Sitting opposite me across the circle was one of the friends I already knew, and with whom I had briefly discussed our common interest in dragons. I looked at him, and with no thought or hesitation I broke the silence by announcing, “This is a Dragon!” He responded with the single word, “Yes.”

We all, silently, began looking around, and saw that the coil that connected us was part of a larger entity that extended out of the room and down the hallway towards the door. After wrapping us as part of itself, the other end went towards the windows and up into a corner near the ceiling. We all turned, still in that calm astonishment, and saw a large face, transparent, almost liquid, of a friendly Dragon smiling down at us. It stayed looking at us, a vital and “real?!!” being, for perhaps 15 seconds, and then elegantly faded away.

Cut Paper Dragon by Don Ed Hardy, from his great exhibit “2001 Dragons

We decided not to talk about this until we came back from lunch. We each went our separate ways, and returned two hours later to share our thoughts. During my lunchtime walk on that perfect summer day in New York, I seemed to be receiving a download of information that included the Dragon’s message above and has helped me make sense out of much that had happened before and since, right up to now, and gives some possible orientation for the future. When we reconvened, there were many stories and new realizations that took up the rest of the afternoon. Towards the end, I asked, “What’s today’s date?” Someone said, “It’s June 6th.” “Isn’t that a holiday of some kind?” I knew it wasn’t Mother’s Day or Father”s Day, but I was sure that it was something that most people knew. Then someone said, “It’s ‘D-Day,’ June 6 1944, when the Allied armies landed on Omaha Beach in Normandy during World War II.” I asked what the D stood for, and the answer was that it was just a military code, d = day, h = hour, m = minute. The landing time depended an many critical factors, and to be a surprise it had to be kept secret. So I said to the group, “I think we should commemorate the experience we had this morning by keeping the same name to help us remember it every year; But we’ll think of D-Day as ‘Dragon Day.’ After all, based on what we know now, wasn’t that the largest Dragon action ever? An Allied Forces Dragon involving over 200,000 personnel engaging in battle with the Axis Dragon that was occupying Europe? The Dragon is the energetic entity that connects and coordinates of all those individual participants on either side.” Next time I’ll tell you the rest of the story since then, and how 25 years later I have verified that I hadn’t just dreamed this up, that it did actually happen, and that what the Dragon gave us that morning was true.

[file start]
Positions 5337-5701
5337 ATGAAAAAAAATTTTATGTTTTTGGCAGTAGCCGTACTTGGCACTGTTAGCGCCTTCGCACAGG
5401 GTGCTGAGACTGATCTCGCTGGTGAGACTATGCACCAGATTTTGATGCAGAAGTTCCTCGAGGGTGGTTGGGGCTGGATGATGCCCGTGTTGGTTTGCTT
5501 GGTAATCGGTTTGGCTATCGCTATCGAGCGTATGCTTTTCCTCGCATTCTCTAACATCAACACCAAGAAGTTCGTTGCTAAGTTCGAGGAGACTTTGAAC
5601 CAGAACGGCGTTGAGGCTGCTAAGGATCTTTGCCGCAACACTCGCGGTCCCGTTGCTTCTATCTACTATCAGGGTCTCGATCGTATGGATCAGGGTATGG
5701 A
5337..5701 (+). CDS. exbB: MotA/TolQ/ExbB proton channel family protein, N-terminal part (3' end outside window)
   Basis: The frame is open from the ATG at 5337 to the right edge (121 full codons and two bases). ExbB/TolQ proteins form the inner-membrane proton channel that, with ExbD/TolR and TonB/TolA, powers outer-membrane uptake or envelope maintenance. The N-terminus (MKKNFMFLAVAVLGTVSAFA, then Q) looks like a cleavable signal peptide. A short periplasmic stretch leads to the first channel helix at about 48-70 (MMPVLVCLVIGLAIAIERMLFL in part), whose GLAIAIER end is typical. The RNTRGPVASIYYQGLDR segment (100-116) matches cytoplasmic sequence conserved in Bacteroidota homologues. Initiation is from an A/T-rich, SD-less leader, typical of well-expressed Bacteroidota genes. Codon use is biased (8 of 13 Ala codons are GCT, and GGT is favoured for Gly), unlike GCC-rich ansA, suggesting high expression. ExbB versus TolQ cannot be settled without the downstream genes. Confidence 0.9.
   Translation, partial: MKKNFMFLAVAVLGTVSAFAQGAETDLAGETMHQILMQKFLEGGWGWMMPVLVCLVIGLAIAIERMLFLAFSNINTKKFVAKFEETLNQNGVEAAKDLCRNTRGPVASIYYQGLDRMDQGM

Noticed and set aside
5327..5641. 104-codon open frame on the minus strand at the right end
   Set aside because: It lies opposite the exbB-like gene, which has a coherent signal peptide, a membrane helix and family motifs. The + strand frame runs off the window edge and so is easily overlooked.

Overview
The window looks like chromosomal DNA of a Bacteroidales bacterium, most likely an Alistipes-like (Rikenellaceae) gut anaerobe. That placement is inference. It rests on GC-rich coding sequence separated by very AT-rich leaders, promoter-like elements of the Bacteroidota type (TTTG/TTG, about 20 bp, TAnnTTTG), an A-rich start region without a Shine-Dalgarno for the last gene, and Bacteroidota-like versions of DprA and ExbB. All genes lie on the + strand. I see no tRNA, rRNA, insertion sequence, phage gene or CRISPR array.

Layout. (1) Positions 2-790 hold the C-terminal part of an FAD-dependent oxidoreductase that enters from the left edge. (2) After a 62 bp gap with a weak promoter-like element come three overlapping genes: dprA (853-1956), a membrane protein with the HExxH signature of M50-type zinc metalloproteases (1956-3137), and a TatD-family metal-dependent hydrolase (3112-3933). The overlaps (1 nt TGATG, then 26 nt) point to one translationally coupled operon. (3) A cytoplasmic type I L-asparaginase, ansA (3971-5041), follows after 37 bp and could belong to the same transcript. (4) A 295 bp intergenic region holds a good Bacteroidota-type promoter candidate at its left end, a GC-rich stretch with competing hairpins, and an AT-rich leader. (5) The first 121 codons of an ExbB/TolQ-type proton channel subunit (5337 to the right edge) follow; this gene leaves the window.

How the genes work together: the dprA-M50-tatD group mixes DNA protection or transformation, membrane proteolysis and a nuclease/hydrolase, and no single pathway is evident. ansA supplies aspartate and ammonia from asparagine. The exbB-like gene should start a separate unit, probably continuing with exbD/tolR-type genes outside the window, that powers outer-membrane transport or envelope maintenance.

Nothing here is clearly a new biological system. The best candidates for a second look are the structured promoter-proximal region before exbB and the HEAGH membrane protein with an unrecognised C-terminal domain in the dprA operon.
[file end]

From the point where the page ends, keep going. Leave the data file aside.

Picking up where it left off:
Fredric Lehrman

TAMING WAVES Practical Radionics Paolo Benda